Wells Fargo Defends TARP Exit Plan

Wells Fargo on Tuesday defended its bailout exit strategy, as reports of competitor's plans made it appear weak in comparison and other market rumors slayed the market.
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Updated from Tuesday, Sept. 1

NEW YORK (

TheStreet

) --

Wells Fargo

(WFC) - Get Report

repeated its bailout exit strategy on Tuesday, but appeared weak next to competitors that have already repaid taxpayer funds, or are moving forward with more definite plans to do so.

Its position comes at a delicate time, when rumors about the health of financial firms are circulating in the market. Traders have become more aggressive with bearish bets against Wells shares in particular in recent days.

Pressure was building on Wells, due to a report that competitor

Bank of America

(BAC) - Get Report

is moving forward with plans to pay back bailout funds. Wells CEO John Stumpf told

Bloomberg

late in the day that the firm would like to pay back $25 billion in funds from the Troubled Asset Relief Program in the near future, but does not plan any capital raises to do so.

"We intend to pay back the government's investment in Wells Fargo on behalf of U.S. taxpayers in a shareholder-friendly way," spokeswoman Richele Messick told

TheStreet.com

in an email message earlier in the day. "We will work closely with our regulators to determine the appropriate time to repay the funds while maintaining strong capital levels."

Wells also has been assaulted by traders making bearish bets over the past week, circulating unsubstantiated rumors about its fiscal health. Miller Tabak + Co. analyst Randy Diamond, in a note, attributed the "massive put buying" in Wells on Tuesday morning to rumors about the firm's viability, though Diamond as well as regulatory and financial sources did not lend any credence to them.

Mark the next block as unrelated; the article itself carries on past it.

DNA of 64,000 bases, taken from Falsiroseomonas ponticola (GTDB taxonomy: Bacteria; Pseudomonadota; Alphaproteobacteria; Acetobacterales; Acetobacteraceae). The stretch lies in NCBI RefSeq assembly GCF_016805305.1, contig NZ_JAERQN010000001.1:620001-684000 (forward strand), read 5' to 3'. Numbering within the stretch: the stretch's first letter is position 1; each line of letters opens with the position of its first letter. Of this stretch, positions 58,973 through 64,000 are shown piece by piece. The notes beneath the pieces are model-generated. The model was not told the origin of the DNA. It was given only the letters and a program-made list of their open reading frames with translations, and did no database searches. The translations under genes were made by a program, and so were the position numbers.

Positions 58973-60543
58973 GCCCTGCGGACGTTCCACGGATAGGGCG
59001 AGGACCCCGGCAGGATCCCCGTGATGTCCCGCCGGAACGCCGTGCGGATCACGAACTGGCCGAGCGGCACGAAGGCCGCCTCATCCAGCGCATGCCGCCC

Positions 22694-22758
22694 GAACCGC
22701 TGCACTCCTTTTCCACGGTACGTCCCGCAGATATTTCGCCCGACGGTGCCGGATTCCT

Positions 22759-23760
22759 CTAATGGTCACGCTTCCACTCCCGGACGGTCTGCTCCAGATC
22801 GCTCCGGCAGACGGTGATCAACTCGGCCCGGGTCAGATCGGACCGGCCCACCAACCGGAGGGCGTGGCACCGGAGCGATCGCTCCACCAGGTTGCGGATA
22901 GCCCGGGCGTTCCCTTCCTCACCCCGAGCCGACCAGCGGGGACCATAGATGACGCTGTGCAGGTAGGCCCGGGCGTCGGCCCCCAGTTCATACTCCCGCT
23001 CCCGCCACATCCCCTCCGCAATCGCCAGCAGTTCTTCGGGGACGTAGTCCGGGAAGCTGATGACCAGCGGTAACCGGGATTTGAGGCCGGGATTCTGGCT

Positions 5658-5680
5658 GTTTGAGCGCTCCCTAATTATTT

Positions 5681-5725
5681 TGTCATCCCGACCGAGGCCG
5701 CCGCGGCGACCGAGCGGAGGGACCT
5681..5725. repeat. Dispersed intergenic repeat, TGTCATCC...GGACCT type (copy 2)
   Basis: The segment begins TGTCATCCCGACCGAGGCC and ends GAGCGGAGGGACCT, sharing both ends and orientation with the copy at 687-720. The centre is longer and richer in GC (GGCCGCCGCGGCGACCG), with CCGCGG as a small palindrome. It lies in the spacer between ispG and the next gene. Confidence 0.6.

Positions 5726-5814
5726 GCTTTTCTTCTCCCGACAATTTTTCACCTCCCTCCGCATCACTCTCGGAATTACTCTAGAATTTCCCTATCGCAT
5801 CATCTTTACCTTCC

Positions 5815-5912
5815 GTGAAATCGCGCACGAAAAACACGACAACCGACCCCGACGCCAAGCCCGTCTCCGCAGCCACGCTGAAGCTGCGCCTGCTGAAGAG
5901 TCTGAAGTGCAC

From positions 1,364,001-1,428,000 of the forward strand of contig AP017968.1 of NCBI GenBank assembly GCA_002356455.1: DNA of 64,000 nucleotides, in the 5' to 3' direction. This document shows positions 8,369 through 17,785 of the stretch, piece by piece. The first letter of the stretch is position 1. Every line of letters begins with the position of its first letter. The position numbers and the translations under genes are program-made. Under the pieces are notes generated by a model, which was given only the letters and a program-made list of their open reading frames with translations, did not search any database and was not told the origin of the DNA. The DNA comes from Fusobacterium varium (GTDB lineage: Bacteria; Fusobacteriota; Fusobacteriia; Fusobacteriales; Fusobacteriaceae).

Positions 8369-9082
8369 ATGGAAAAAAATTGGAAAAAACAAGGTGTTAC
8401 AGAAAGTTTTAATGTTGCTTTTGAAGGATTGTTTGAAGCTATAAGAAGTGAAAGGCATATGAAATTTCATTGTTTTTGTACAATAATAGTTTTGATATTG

Wells Fargo did not provide a comment related to market rumors about its financial health.

Wells Fargo's steadfast refusal to raise more capital is less dilutive to shareholders, which should be a positive for the stock. The company has insisted that it will earn its way out from under TARP's auspices, but an immediate capital raise might allow the firm to more quickly repay TARP and cover potential losses on its worrisome book of loans.

Nevertheless, the market has been clamoring for Wells to raise capital. The firm's second-quarter earnings report indicated that its large exposure to California real estate is taking a toll, with loans going sour and eating up capital at a fast pace.

"Wells Fargo has two big problems: bad loans and weak capital," veteran banking analyst Richard Bove, of Rochdale Securities, said in an Aug. 13 report that deemed Wells shares "fully priced."

Wells shares slumped a mere 4.8% to $26.21 in a broad market selloff Tuesday. (The shares fell an additional 13 cents in after-hours trading). The decline was in line with other big banking competitors like

JPMorgan Chase

(JPM) - Get Report

, BofA,

Morgan Stanley

(MS) - Get Report

and

Goldman Sachs

(GS) - Get Report

, which all fell in a 3% to 7% range. Citi lost more than 9%, while other "

zombie stocks" like

American International Group

(AIG) - Get Report

,

Fannie Mae

and

Freddie Mac

fell much harder.

While Wells escaped relatively unscathed on Tuesday -- and Warren Buffett's

Berkshire Hathaway

is still bullish on the firm's prospects -- that doesn't mean its stock is out of the woods in the near-term.

Since a recent low of $7.80 touched in early March, Wells' shares have more than tripled to close at $26.21 on Tuesday. Its ratio of share price to tangible book value is now 3.09, compared with 2.17 for JPMorgan, 1.95 for BofA, and 0.77 for Citi. There are two times as many put options for Wells than call options, meaning that twice as many options stand to profit if its share price declines.

-- Written by Lauren Tara LaCapra in New York

.